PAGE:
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Linked: Data From Fake Legal Requests Used to Sexually Extort Minors

This is an interesting hack, for a few reasons.

“The exact method of the attacks varies, but they tend to follow a general pattern, according to the law enforcement officers. It starts with the perpetrator compromising the email system of a foreign law enforcement agency.

Then, the attacker will forge an “emergency data request” to a technology company, seeking information about a user’s account, the officers said. Such requests are used by law enforcement to obtain information amount online accounts in cases involving imminent danger such as suicide, murder or abductions.

In return, the companies provide the attacker with basic subscriber information — the same data provided to law enforcement in response to a court-ordered subpoena, said law enforcement officials and people familiar with the legal processes.”

This is for all of the “If you’re not doing anything wrong” crowd. Law enforcement agencies get hacked. Allowing law enforcement agencies to collect and monitor all kinds of data, like location tracking, facial recognition, etc. is an invitation for someone to try and get that information and use it against an individual.

In this case, we have an emergency process. There are good reasons to have that process, if someone is threatening violence to themselves on social media, it’s useful for the tech company to share some information with law enforcement so they can be reached. But, having the ability to get that kind of response from tech companies is also an invitation to hackers. If they can create a fake emergency request they can collect personal information about any user. They can then use that information to target that individual.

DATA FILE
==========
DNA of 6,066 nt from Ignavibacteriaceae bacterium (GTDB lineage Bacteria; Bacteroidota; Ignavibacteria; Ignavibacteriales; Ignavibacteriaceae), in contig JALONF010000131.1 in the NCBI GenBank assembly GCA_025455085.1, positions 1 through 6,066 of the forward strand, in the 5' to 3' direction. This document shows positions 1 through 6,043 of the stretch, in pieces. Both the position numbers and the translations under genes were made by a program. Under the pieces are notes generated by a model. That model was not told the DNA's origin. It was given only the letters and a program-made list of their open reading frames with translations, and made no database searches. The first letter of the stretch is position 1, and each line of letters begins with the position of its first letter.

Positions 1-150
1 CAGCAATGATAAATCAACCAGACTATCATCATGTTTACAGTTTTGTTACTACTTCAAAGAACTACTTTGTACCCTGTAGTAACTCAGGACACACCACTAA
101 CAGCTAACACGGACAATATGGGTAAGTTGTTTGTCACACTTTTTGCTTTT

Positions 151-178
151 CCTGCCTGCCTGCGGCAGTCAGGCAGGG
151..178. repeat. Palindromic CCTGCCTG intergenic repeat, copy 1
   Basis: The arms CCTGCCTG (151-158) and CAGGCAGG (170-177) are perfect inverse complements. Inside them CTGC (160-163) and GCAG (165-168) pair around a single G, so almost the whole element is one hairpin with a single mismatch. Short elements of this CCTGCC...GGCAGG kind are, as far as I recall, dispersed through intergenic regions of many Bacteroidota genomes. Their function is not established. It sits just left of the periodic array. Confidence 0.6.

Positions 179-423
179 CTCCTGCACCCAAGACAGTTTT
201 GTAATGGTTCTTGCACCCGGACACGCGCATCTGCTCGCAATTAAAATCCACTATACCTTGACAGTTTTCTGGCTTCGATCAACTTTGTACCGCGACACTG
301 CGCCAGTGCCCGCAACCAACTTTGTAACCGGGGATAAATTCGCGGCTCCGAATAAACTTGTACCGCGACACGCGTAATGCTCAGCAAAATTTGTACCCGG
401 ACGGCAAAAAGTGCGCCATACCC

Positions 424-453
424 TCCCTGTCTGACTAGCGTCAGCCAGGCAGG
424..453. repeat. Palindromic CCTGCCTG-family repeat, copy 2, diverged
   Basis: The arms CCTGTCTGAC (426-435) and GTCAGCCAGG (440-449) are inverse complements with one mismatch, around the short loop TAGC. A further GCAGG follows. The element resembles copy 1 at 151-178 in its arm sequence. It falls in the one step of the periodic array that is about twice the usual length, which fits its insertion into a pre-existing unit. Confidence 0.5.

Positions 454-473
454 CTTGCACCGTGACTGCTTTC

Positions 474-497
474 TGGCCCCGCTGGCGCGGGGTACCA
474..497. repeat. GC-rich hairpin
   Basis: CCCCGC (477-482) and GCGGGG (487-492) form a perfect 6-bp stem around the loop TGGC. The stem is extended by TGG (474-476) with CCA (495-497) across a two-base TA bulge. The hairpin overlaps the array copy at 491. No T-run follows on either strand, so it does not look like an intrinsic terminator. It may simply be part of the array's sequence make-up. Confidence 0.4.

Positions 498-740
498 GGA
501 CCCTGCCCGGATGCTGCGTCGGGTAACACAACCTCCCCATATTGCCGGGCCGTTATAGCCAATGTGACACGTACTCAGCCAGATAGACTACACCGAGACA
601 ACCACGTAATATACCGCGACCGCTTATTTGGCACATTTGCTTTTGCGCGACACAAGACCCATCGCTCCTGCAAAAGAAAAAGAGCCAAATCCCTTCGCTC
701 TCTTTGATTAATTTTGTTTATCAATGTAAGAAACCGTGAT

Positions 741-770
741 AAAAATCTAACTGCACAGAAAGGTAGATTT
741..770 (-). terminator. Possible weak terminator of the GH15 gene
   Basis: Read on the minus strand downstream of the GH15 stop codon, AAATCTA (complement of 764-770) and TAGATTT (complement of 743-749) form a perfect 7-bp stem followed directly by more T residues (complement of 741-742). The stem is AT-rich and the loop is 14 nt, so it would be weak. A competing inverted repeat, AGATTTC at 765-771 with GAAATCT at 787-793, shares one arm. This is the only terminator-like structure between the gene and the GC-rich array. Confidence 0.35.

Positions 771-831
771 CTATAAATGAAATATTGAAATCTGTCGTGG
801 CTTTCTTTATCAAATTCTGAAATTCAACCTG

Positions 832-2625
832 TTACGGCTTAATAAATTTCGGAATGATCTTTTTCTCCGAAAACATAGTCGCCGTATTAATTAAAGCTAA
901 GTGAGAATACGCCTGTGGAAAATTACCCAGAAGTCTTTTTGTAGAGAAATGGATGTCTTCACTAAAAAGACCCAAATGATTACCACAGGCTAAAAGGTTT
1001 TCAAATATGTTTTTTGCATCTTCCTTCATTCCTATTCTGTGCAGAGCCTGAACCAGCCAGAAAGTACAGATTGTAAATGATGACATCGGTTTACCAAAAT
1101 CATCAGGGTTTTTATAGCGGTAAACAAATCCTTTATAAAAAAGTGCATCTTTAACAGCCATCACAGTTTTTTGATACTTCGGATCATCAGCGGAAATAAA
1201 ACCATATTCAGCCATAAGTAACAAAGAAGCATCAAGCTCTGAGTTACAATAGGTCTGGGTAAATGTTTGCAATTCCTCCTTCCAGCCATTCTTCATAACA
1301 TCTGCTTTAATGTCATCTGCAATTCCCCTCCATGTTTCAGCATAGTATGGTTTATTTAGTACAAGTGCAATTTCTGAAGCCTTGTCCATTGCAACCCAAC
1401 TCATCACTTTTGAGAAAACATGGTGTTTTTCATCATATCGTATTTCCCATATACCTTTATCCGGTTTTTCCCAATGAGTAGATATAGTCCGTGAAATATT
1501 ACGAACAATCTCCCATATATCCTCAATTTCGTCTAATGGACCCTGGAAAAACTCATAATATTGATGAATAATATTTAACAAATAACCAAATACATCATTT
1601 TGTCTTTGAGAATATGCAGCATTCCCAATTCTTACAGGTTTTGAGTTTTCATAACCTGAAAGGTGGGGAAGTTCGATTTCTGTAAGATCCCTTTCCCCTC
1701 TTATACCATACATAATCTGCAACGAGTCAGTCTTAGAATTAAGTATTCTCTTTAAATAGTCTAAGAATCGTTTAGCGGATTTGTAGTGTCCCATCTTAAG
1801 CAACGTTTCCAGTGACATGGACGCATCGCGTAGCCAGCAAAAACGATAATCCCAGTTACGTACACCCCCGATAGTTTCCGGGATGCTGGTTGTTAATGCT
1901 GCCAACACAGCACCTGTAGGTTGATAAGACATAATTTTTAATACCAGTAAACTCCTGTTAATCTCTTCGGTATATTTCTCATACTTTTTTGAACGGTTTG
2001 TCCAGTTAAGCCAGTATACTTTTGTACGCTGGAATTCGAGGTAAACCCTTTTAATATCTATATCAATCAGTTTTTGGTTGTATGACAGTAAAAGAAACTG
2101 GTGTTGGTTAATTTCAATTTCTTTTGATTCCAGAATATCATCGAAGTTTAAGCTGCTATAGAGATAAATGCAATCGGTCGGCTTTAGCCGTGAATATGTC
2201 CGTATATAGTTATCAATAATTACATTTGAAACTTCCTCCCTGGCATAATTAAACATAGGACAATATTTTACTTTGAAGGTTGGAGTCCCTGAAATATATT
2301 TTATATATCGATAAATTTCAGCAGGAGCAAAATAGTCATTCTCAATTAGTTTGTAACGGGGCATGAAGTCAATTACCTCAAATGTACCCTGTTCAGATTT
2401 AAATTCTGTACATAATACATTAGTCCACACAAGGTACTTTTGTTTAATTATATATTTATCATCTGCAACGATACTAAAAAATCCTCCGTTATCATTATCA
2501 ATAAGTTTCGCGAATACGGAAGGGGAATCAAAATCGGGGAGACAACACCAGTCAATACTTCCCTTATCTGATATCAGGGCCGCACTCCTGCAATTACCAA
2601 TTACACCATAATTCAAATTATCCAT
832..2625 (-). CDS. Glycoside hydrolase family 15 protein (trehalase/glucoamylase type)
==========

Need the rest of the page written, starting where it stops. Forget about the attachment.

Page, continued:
When you create that kind of system, the request needs to be coming from a safe, verified, source. When the source is compromised, and the receiver doesn’t have an excellent validation process, bad things are going to happen.

Because when you have that kind of data, people will try and do bad things with it.

Think about that the next time you tell us not to worry about what data law enforcement and corporations have about us.

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